AFC South

WR Michael Pittman Jr., New X-Man

WR Michael Pittman Jr. Photo by Steve Cheng, Bruin Report Online. (CC BY 2.0)

Faster than a speeding bullet.  More powerful than a locomotive.  Well, not quite.  However, the Colts continued their offseason, superstar theme, by adding another superhero, the 2nd round selection of USC WR Michael Pittman Jr.

Indy chose the USC receiver with the 2nd pick in round 2, and 34th overall.  Pittman joins a lengthy list of WR’s selected in the first two days of the 2020 draft.  Many draft analysts expressed deep depth, this year, at the WR position.

Pittman flourished in his senior season, as a team captain for USC.  Per sports-reference.com, in 2019, Pittman finished 1st in the Pac-12 in receptions and receiving yards, 5th in yards from scrimmage, and 7th in touchdowns.  He had 12.6 yards per catch.  He dominated a Utah secondary, which had 3 secondary players drafted in the 2020 first 3 rounds, by posting 10 receptions, for 232 yards, and 1 TD.  He, also, as a senior, had double digit reception games against UCLA, California, and Arizona State.

Due to a number of variables, the Colts passing game ranked in the bottom third in many statistical categories.  The offense ranked 24th in pass attempts, 30th in pass yards, and 25th in net yards per pass attempts.  Throughout the season, injuries to TY Hilton, Devin Funchess, and Parris Campbell forced Indianpolis to utilize their 5th and 6th wide receivers.  With Funchess moving on to Green Bay, Pittman offers unique measurables to the receiving corps.  

Colts Rostered WR’s, as of June 2020.

Player Height Weight (lbs)
Dezmond Patton 6’4” 225
Michael Pittman* 6’4” 223
Zach Pascal* 6’2” 217
Daurice Fountain 6’2” 210
Ashton Dulin 6’2” 210
Chad Williams 6’2” 204
Marcus Johnson 6’1” 207
Rodney Adams 6’1” 189
Paris Campbell* 6’0” 205
Malik Henry 6’0” 190
Artavis Scott 5’11” 195
TY Hilton* 5’10” 183
DeMichael Harris 5’8” 178

*=Projected to make 53 man roster

From a measurables standpoint, Pittman instantly adds height and weight (second to fellow 2020 draftee, WR Dezmond Patton) to the pass catchers.  With the exception of now departed TE Eric Ebron, the Colts have lacked an above the rim playmaker at the receiving position.  At 6’4,” with a 36.5” vertical, and 32.5” arm length, Pittman has the range and radius to go up and get it.  As a point of reference, the longest WR arm length, at the 2020 combine, was 34.25 inches.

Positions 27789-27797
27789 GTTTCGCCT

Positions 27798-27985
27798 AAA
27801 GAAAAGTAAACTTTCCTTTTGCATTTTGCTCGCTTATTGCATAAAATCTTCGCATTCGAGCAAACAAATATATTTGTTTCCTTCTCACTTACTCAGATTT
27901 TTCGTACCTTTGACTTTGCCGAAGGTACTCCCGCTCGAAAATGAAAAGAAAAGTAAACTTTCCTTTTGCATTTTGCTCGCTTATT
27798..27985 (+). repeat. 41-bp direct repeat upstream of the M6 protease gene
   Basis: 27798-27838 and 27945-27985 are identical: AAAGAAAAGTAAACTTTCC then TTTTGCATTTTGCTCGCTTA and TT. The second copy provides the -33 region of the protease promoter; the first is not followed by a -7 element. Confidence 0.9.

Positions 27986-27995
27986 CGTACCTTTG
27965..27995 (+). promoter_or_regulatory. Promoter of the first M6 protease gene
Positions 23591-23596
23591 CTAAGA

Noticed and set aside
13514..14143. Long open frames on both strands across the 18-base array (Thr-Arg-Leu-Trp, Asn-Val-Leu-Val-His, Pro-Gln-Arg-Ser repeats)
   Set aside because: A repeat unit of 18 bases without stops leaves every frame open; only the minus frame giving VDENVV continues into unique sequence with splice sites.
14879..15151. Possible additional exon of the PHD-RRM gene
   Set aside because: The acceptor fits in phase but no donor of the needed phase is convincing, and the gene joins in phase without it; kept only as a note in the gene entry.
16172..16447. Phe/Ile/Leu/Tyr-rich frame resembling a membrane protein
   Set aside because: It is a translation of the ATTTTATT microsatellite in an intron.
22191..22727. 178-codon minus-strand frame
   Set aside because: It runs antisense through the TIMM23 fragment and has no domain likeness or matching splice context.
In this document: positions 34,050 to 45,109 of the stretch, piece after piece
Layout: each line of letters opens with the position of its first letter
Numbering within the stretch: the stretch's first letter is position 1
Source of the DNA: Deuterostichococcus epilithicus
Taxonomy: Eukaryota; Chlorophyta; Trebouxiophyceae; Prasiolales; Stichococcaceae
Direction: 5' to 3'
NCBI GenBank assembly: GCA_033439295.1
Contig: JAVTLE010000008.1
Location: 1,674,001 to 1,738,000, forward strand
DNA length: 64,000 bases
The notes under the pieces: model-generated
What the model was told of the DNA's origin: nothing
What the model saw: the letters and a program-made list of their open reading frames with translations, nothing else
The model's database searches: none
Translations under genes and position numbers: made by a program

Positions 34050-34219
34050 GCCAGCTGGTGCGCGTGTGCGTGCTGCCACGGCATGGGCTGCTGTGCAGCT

The Colts have not had a formidable X-receiver since Reggie Wayne.  Donte Moncrief had his moments, but could not stay on the field.  I am defining the X Position as an on the ball receiver, aligned, primarily, opposite the Y and Z receivers.  Being directly on the ball allows for direct press from CB’s.  The position requires strength and quickness to defeat and allude consistent physicality and hand fighting.  Pittman has the traditional size, and required strengths, and athletic abilities to play the X position.  His game and skillset overlaps with WR Mike Evans, of the Tampa Bay Buccaneers.

In general, the 2019 Colts passing game focused on short to intermediate throws, with high priority in getting the ball out quickly.  They would attack the deep parts of the field with play action, and with desired matchups in single-high, safety shells.  Though the team relied more on the running game in 2019, 5th in rushing attempts and 7th in rushing yards, new variables should allow for a more balanced approach.  First and foremost is the change in QB from Jacoby Brissett to free agent signee, Phillip Rivers.  When one watches game film of both, it is undeniable the enhancement, in sophistication, that Rivers will add.  While Brissett is a quarterback the team can win with, River’s increases the areas with which Brissett most struggles.  For the offense, River’s will increase the number of per-snap reads, throws with anticipation, willingness to turn the ball loose, and disposition to stand in the pocket, longer, to make throws.  This enables a deepening of the pass playbook, creating more opportunities for WR Pittman.

While there were a number of options, in 2019, as to whom the Colts might identify as their “”X” receiver, often, the Colts would contrast WR Zach Pascal against their primary “Z” receiver, TY Hilton. The Colts also liked to utilize tight ends on the backside of trips formations, in an X-Iso role, usually Jack Doyle and Eric Ebron.  Pittman instantly transfers, providing that big bodied catch radius, albeit with increased speed and athleticism.

Pascal, and earlier in the season WR Deon Cain, were responsible for all levels of the field, from their perimeter X position.  Based on film, they ran sticks, slants, and unders in the quick game.  In the intermediate areas they ran hinge routes, curls and in’s. For, the deeper parts of the field, often with play action, they would run posts, corners, deep curls, and digs in NCAA concepts.

Within the aforementioned contexts, there are a number of specific assignments for Pittman to execute.  When TE, or sometimes Hilton, was isolated on the backside of trips formations, the Colts would run a lot of clear outs on the front side for them to run cross field shallows to the vacated area.  This works against both zone and man coverage.  

In play action shot plays, 2 man routes, the 6’2” Zach Pascal would be on the line of scrimmage, and run opposite TY Hilton.  Pittman should replace Pascal in this setting especially since the Colts usually have at least one TE in the formation, leaving Pascal off the field.

Also, especially given the acquisition of Phillip Rivers, Pittman, along with Hilton, provides another receiver who can win in 1-on-1 matchups against man coverage.  There are few QB’s in the league, more than Phillip Rivers, who love to give their guy’s solo opportunities.

Giddy up Colts Nation!  The Ponies continue to add acclaimed stars to the 2020 roster.



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